We need to talk about SPEAKERS: Sorry, 'audiophiles', only IT will break the sound barrier

Design, DSPs and the debunking of traditional hi-fi

Back to square one

At the same time, the HAS is attempting to estimate the size of the sound source from the time constants. Small objects create shorter sounds than large objects. Record a cannon shot, speed the recording up by a factor of 10, and it sounds like a hand gun. Clearly if a loudspeaker has time constants of its own, it will interfere with any time analysis the HAS is attempting to perform.

For example, in the majority of legacy loudspeakers, the acoustic source, which is the place where the sound appears to be generated, actually moves backwards several metres behind the speaker at low frequencies. This does not happen with real sound sources such as tympani.

Quad ESL-63 electrostatic speakers impulse response

Quad ESL-63 electrostatic speakers were costly but delivered impressive timing accuracy: the input pulse signal (left) is used to generate the impulse response of the speaker (right)

Only after the direction and size of a source has been determined does the HAS revert to the frequency domain to give us pitch and harmonic information. When the ear is working in the frequency domain on a sound having stationary statistics, the phase relationship between different harmonics can be changed and those changes will not be detected.

With this in mind, most speaker designers incorrectly argue that time accuracy is never necessary in a loudspeaker. They are simply not aware that time accuracy is vital when the ear is working in the time domain. Their expertise lies in making coffins for monkeys. Think what would happen to a RADAR set if the signals were not time accurate.

Quad ESL-63 electrostatic speakers step response and square wave output

Quad ESL-63 step response is calculated from the impulse response above and performs well – albeit with some bass emphasis. The square wave output is a different class over conventional loudspeakers

One simple way of checking a signal path for time accuracy, or phase linearity, is to see how it responds to a square wave. A square wave only remains square if the Fourier components maintain the same time relationship. Amplifier designers routinely test with square waves to prove the quality of their designs. Loudspeaker designers never test with square waves because they maintain it’s not necessary. Self-evidently one group is in denial.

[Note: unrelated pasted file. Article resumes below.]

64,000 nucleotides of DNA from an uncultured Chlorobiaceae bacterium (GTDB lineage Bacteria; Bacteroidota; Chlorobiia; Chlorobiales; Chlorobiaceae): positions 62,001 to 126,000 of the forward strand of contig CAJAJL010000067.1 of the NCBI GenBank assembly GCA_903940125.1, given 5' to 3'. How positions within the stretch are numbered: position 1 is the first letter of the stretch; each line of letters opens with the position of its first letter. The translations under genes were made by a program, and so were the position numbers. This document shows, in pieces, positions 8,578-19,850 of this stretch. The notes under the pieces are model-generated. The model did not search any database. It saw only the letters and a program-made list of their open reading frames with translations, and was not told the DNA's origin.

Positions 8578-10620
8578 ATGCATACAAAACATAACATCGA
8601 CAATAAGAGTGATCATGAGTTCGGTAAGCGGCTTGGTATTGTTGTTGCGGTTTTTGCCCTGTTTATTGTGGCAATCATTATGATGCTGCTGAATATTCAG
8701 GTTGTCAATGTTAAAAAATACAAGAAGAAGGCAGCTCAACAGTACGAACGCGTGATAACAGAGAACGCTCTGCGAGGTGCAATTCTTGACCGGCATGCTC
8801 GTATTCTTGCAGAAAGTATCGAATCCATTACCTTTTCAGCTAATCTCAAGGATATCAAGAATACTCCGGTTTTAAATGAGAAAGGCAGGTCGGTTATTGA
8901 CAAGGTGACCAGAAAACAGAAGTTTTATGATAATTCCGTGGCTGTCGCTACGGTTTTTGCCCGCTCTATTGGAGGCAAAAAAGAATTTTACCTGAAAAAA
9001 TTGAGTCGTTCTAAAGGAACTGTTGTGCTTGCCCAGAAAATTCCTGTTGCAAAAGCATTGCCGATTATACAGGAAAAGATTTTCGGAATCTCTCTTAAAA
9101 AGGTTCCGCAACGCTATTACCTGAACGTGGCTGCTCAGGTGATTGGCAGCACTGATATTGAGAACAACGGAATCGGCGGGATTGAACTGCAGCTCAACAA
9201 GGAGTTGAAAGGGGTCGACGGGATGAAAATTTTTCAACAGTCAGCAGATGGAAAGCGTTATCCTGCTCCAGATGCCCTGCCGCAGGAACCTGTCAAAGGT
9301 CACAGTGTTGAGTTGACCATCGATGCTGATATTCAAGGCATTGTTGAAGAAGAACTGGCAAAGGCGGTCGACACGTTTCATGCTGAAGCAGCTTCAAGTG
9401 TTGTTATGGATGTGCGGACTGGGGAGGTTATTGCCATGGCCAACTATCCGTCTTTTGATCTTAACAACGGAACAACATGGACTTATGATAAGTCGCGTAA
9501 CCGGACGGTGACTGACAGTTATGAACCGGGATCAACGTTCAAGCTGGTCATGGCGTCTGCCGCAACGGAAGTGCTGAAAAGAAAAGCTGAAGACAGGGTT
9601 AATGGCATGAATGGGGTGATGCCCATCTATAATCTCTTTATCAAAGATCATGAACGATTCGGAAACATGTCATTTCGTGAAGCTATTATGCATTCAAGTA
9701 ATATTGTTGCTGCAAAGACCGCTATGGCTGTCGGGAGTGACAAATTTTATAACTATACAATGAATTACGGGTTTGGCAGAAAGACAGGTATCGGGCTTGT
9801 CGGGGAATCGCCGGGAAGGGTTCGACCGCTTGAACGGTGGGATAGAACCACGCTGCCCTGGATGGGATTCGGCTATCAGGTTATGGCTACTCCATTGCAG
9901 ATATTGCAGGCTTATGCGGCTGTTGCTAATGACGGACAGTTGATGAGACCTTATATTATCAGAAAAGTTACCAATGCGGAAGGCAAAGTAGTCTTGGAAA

The great majority of legacy loudspeakers will fail a square wave test spectacularly. Creating a time accurate speaker that will reproduce a square wave is only a matter of finding engineering solutions to the problem. The image above shows the acoustic output from a square wave input of an experimental time-accurate speaker I designed about 15 years ago. The difficulty is not in doing it but in realising it is necessary.

John Watkinson's speaker design test output

John Watkinson's experimental speaker design square wave test output

Since air cannot sustain a pressure change, the step response of a time accurate loudspeaker should consist of a sharply rising leading edge followed by decay back to ambient pressure. Again, most legacy loudspeakers fail this test spectacularly, displaying a step response like an empty furniture truck hitting a pothole and performing a comprehensive demolition job on the input waveform.

One of the few transducers that exhibits a good step response – and consequent realistic reproduction of percussion – is the electrostatic loudspeaker. Unfortunately, for good performance, these must be large and sited well away from walls and this is not appropriate for many domestic circumstances. Another is the moving coil device developed by Josef Manger that was specifically designed with accurate time response to meet the imaging requirements of the human auditory system.

Manger MSW transducer

Manger MSW transducer: designed with a very fast rise time and low linear and non-linear distortion

Since disturbed air pressure leaks away back to ambient, it should be clear that at low frequencies there is more time for this to happen. To generate low frequency sounds, a significant displacement of air is necessary, obtained by a surface having a large area moving an appreciable distance.

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